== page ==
Lisa Van Pay | EurekAlert!
Further information:
http://www.nsf.gov

More articles from Materials Sciences:

nachricht Researchers devise microreactor to study formation of methane hydrate
23.08.2017 | NYU Tandon School of Engineering

nachricht Meter-sized single-crystal graphene growth becomes possible
22.08.2017 | Science China Press

All articles from Materials Sciences >>>

The most recent press releases about innovation >>>

Die letzten 5 Focus-News des innovations-reports im Überblick:

Im Focus: Fizzy soda water could be key to clean manufacture of flat wonder material: Graphene

Whether you call it effervescent, fizzy, or sparkling, carbonated water is making a comeback as a beverage. Aside from quenching thirst, researchers at the University of Illinois at Urbana-Champaign have discovered a new use for these "bubbly" concoctions that will have major impact on the manufacturer of the world's thinnest, flattest, and one most useful materials -- graphene.

As graphene's popularity grows as an advanced "wonder" material, the speed and quality at which it can be manufactured will be paramount. With that in mind,...

Im Focus: Exotic quantum states made from light: Physicists create optical “wells” for a super-photon

Physicists at the University of Bonn have managed to create optical hollows and more complex patterns into which the light of a Bose-Einstein condensate flows. The creation of such highly low-loss structures for light is a prerequisite for complex light circuits, such as for quantum information processing for a new generation of computers. The researchers are now presenting their results in the journal Nature Photonics.

Light particles (photons) occur as tiny, indivisible portions. Many thousands of these light portions can be merged to form a single super-photon if they are...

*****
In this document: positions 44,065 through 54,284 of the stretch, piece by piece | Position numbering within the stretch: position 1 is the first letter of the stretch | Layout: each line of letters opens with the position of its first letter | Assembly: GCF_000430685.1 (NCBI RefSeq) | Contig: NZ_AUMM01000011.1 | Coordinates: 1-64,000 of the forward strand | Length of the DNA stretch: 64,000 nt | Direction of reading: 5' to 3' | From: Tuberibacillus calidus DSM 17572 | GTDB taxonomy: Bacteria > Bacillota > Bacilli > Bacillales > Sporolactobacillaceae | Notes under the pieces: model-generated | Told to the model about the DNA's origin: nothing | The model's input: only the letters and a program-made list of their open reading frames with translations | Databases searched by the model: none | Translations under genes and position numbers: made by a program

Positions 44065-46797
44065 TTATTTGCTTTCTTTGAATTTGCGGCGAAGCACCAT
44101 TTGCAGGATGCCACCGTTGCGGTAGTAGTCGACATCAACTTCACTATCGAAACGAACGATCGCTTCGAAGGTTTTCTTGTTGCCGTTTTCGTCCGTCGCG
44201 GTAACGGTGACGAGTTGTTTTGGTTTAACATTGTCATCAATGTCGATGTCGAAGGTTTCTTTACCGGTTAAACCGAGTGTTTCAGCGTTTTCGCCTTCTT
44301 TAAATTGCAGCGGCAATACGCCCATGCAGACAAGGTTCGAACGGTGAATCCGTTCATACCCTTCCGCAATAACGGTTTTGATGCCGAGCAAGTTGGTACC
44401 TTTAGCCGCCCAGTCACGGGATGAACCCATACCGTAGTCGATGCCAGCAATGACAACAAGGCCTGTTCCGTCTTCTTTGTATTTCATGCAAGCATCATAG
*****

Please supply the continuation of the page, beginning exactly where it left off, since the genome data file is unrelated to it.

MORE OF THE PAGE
Im Focus: Circular RNA linked to brain function

For the first time, scientists have shown that circular RNA is linked to brain function. When a RNA molecule called Cdr1as was deleted from the genome of mice, the animals had problems filtering out unnecessary information – like patients suffering from neuropsychiatric disorders.

While hundreds of circular RNAs (circRNAs) are abundant in mammalian brains, one big question has remained unanswered: What are they actually good for? In the...

Im Focus: RAVAN CubeSat measures Earth's outgoing energy

An experimental small satellite has successfully collected and delivered data on a key measurement for predicting changes in Earth's climate.

The Radiometer Assessment using Vertically Aligned Nanotubes (RAVAN) CubeSat was launched into low-Earth orbit on Nov. 11, 2016, in order to test new...

Im Focus: Scientists shine new light on the “other high temperature superconductor”

A study led by scientists of the Max Planck Institute for the Structure and Dynamics of Matter (MPSD) at the Center for Free-Electron Laser Science in Hamburg presents evidence of the coexistence of superconductivity and “charge-density-waves” in compounds of the poorly-studied family of bismuthates. This observation opens up new perspectives for a deeper understanding of the phenomenon of high-temperature superconductivity, a topic which is at the core of condensed matter research since more than 30 years. The paper by Nicoletti et al has been published in the PNAS.

Since the beginning of the 20th century, superconductivity had been observed in some metals at temperatures only a few degrees above the absolute zero (minus...

All Focus news of the innovation-report >>>

Anzeige

Anzeige

Event News

Call for Papers – ICNFT 2018, 5th International Conference on New Forming Technology

16.08.2017 | Event News

Sustainability is the business model of tomorrow

04.08.2017 | Event News

Clash of Realities 2017: Registration now open. International Conference at TH Köln

26.07.2017 | Event News

 
Latest News

What the world's tiniest 'monster truck' reveals

23.08.2017 | Life Sciences

Treating arthritis with algae

23.08.2017 | Life Sciences

Witnessing turbulent motion in the atmosphere of a distant star

23.08.2017 | Physics and Astronomy

VideoLinks
B2B-VideoLinks
More VideoLinks >>>